A middle-aged man with an upper lip rapidly growing deeply infiltrating well-differentiated squamous cell carcinoma. Discussion was held regarding whether this could be a variant of keratoacanthoma. Although clear margins were achieved with Mohs excision, radiation therapy was considered. However, the location, the upper lip, poses significant morbidity with radiation. Upper lips develop significant mucositis, edema, and interfere with the function of speech and eating making the treatment course difficult. Also, the youth of this patient and long term carcinogenic effects of radiation is another factor weighing against radiation. Discussion was held regarding utility of CT PET scan to determine the potential lymphatic spread in this deeply invasive carcinoma. CT PET scan must be delayed approximately 12 weeks after surgical intervention to allow the inflammatory and hypermetabolic postoperative processes to subside. Otherwise false positive findings are at risk with the CT PET scan. Discussion was held regarding the depth of invasion and risk of metastasis and need for postoperative radiation. No direct evidence exists to support the depth of cutaneous invasion with the risk of metastasis as it does for melanoma. Squamous cell carcinoma has been studied in mucosal and intraoral lesions where a correlation was found between depth of invasion and cervical metastasis. Applying this observation to cutaneous squamous cell carcinomas is an area of controversy.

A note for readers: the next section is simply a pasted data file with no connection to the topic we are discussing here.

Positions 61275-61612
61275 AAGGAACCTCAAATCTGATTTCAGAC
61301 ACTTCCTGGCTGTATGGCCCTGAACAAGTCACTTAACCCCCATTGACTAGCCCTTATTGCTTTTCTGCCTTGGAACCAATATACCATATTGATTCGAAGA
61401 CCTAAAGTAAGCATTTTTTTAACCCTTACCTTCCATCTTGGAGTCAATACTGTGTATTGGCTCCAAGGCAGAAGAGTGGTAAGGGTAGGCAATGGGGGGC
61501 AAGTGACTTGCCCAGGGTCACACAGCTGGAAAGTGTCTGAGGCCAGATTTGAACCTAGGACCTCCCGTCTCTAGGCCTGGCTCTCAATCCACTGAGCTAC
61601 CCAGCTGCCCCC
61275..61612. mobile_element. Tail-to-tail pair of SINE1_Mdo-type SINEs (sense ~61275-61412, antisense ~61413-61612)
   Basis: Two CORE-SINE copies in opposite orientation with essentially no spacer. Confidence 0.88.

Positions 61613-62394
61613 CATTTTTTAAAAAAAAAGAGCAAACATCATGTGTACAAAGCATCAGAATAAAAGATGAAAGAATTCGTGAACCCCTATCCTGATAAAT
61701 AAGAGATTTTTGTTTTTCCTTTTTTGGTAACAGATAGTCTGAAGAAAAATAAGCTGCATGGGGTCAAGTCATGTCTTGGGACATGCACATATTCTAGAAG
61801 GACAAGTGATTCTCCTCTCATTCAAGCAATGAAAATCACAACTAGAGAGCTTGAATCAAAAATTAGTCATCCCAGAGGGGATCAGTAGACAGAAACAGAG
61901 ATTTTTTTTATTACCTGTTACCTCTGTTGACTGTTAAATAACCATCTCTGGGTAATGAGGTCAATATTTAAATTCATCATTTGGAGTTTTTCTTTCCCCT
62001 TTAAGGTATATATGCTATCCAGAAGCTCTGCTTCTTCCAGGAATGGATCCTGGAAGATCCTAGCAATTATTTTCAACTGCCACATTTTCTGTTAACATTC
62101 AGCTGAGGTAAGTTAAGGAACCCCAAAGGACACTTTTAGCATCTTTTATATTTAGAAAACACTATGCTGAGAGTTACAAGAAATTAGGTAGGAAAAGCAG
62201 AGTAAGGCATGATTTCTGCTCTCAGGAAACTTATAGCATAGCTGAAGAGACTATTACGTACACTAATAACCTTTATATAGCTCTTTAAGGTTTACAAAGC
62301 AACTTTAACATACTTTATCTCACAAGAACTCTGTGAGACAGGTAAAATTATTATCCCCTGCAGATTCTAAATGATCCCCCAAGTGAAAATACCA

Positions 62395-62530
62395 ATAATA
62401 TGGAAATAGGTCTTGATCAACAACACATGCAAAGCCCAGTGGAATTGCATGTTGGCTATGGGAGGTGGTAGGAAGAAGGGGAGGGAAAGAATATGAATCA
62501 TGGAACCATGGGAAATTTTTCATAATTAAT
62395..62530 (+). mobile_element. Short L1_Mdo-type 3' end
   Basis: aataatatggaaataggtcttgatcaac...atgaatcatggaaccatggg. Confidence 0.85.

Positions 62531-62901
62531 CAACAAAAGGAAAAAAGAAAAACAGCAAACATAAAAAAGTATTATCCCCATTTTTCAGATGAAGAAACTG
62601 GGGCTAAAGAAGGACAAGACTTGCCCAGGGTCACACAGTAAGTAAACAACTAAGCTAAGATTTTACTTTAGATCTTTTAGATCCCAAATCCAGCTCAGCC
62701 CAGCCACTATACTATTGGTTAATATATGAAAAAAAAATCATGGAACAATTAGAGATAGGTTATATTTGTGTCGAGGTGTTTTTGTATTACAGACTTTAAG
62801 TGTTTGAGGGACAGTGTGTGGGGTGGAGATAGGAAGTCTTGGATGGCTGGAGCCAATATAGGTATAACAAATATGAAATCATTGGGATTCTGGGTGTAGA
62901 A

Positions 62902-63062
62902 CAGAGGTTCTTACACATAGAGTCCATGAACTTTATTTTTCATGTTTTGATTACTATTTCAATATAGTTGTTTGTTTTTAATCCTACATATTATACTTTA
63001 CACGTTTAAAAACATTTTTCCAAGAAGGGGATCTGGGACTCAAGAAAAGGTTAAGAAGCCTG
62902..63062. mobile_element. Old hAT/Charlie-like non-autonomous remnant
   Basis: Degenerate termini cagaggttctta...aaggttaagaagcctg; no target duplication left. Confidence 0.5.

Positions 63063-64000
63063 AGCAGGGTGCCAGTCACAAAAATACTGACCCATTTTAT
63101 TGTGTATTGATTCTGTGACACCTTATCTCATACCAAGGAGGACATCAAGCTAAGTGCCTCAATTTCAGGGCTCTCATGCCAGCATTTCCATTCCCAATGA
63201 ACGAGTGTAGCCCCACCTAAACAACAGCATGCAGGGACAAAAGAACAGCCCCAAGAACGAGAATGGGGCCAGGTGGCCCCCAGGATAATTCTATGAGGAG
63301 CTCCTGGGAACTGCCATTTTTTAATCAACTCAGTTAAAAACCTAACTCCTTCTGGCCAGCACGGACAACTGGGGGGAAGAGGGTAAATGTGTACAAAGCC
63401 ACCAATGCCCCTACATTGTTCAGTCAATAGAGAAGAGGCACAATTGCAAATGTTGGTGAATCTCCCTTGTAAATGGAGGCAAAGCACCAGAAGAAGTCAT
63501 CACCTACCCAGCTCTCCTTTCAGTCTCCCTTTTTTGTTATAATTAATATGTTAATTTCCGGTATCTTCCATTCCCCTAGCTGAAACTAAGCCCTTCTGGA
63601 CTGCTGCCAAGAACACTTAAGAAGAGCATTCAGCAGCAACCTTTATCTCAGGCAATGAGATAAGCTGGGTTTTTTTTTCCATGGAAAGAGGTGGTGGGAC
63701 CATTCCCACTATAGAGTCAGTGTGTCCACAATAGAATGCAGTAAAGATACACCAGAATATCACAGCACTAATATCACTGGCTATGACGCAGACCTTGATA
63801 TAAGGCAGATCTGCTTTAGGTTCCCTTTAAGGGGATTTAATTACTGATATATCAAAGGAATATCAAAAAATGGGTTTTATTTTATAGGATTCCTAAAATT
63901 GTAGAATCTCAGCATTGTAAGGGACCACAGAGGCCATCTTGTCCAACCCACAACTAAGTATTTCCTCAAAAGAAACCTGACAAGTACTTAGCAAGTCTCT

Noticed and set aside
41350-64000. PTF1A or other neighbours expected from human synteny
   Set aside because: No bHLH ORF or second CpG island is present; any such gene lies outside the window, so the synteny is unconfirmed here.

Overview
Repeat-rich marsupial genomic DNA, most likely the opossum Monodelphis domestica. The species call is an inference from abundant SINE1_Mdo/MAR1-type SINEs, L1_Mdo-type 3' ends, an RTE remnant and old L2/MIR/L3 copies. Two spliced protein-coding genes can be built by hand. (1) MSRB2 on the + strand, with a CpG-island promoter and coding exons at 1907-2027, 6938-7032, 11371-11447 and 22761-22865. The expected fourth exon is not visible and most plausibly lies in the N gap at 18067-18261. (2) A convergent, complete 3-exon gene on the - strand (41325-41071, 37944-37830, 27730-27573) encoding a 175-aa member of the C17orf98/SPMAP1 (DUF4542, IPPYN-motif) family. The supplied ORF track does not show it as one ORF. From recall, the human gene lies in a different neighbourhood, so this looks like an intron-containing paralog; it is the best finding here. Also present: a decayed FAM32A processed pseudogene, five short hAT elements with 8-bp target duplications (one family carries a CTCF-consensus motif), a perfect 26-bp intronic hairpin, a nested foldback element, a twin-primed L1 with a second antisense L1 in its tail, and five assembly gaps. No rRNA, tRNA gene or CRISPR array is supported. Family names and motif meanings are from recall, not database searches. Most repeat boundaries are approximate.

Reconstruction of deep central upper lip defects, large central lip defects is challenging. In this particular case, a nasolabial island fascia cutaneous flap was utilized. This is a flap based on deep perforators originating from angular artery. Its base is lateral to the nasal ala. It is transposed through a subcutaneous tunnel into the central lip defect. This flap causes relatively unpredictable blood supply to its distal tip. As such it should be used with some trepidation and caution.